Yeah sounds right to me. I don't think you can hold a bonus action though so you'd only get use out of it on the initial hit.


Yeah, not most optimal, but hey, cool points!


I cast chill touch to freeze my enemy! DM: a ghastly hand grabs your enemy from beond the grave. Player: ? What?... heu...


"the cold embrace of death's hand seeks to rest upon your shoulder" "WHAT THE HELL IS GOING ON!?" "...chill touch"


A funny trope could be where the wizard only wrote down the spell name not what it does, and so every time they cast the spell, it gives them a little info about what they just cast. I’ll I think that would be funny


One of my favorite MUDS did something like this. Some of the most powerful spells had their descriptions written in a made-up language until you learned them and cast them. So you'd do a bunch of work to research and translate "Chaos Flame" thinking it would be badass, then all it does is cast Dancing Lights.


I had a wizard cast Sleep centered on himself once, even after an "Are you sure?" He was the only one affected due to Fey Ancestry and the HP roll.


What were they hoping to accomplish?!


"It's centered on me so it doesn't include me!"


A nice relaxing nap


Didn't realize it affected all creatures


*Disapproving Drake* 🖐️ Not bothering to read spells *Approving Drake* 👉 Reading spells is metagaming /s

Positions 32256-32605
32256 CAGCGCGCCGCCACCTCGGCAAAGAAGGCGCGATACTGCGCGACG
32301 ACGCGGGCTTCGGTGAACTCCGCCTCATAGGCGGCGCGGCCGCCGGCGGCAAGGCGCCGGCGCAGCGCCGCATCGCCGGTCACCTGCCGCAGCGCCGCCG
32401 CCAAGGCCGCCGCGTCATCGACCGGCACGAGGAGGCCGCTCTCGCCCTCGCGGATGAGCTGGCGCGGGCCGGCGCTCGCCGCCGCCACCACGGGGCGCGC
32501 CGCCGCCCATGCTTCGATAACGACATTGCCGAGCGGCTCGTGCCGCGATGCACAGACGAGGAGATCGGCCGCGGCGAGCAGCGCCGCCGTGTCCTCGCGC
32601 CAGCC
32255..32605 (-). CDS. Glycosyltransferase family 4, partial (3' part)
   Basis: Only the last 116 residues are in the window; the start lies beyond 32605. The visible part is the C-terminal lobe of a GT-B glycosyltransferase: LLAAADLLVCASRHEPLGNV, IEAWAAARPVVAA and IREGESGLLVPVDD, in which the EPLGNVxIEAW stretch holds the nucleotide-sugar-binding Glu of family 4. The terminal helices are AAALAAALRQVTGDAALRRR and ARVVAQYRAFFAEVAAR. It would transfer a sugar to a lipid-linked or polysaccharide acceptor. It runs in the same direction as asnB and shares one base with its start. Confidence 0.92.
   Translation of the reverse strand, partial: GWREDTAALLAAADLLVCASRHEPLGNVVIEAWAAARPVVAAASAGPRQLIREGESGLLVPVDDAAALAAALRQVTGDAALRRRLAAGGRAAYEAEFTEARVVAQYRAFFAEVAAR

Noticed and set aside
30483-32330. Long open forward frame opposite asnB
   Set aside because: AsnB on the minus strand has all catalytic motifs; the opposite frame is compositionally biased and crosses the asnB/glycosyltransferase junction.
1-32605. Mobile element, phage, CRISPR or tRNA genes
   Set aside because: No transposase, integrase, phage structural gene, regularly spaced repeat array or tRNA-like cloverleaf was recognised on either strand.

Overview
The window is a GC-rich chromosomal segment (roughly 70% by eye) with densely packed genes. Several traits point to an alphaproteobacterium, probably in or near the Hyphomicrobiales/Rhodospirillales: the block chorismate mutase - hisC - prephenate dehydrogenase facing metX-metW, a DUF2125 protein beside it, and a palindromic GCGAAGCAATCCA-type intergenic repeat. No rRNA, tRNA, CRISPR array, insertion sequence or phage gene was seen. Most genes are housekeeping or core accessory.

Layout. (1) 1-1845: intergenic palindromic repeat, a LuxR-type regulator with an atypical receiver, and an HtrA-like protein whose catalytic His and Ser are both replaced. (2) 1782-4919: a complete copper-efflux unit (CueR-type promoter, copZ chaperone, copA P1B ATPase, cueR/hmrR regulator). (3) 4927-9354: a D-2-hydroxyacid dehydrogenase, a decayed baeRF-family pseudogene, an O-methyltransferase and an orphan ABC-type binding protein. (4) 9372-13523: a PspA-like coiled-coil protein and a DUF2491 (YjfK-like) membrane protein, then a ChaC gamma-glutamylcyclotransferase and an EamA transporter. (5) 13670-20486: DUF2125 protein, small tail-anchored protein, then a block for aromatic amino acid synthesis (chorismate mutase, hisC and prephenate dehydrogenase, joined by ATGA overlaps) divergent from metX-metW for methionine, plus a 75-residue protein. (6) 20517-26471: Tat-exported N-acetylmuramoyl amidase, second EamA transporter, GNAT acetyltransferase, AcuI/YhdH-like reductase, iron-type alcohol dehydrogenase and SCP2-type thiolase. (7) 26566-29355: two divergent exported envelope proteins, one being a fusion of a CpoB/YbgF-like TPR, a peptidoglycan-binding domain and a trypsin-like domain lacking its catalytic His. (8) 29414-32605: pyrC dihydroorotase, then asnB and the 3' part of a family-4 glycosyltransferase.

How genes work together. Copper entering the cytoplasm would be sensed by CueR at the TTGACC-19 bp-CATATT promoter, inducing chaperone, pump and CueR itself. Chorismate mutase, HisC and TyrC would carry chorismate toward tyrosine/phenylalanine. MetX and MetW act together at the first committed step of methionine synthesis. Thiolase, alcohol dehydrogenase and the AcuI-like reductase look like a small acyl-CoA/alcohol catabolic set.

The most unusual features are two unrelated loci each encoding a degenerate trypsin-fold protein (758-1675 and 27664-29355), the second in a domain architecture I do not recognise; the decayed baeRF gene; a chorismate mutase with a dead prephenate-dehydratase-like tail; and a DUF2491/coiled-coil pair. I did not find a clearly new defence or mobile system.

Reading the spell and understanding what the spell does are two things. Right, Mr. "I cast fireball into a backalley surrounded by wooden houses" Wizard? Yeah. About that. Yes, he read the spell. Yes, he understood that it ignites things. He did not factor in that environment is a valid target in DnD and not excluded by pyrotechnics.




This is how I learned firsthand that Faerie Fire wasn't a damaging spell.


It's certainly not a waste of a spell though, and still helps a lot offensively!


It made Strahd unable to go invisible and was more or less MVP spell


Not with that attitude


....until you turn three hits into eight, one of which is a crit....


What did they think it was going to do?


Hitting them with a hot sword will deal extra fire damage right?


Alternatively, it'd help the Paladin stop an enemy from bleeding out, by letting him cauterise the wounds!


I mean it could work


if they didnt swing but touch someones body


Well you there’s your problem. How’re they gonna read their spells if they can’t read in the first place


I think my favorite misinformed player was this one that though a Cleric's Turn Undead transformed the cleric into a zombie.


I think I want to run a d&d game now where no one reads there abilities and we just use the name.


To be fair, they can't read.


Funny enough the Paladin class already gets a spell to reach a similar effect as what the player probably intended. Not crazy strong for it's level, but Elemental Weapon is still cool!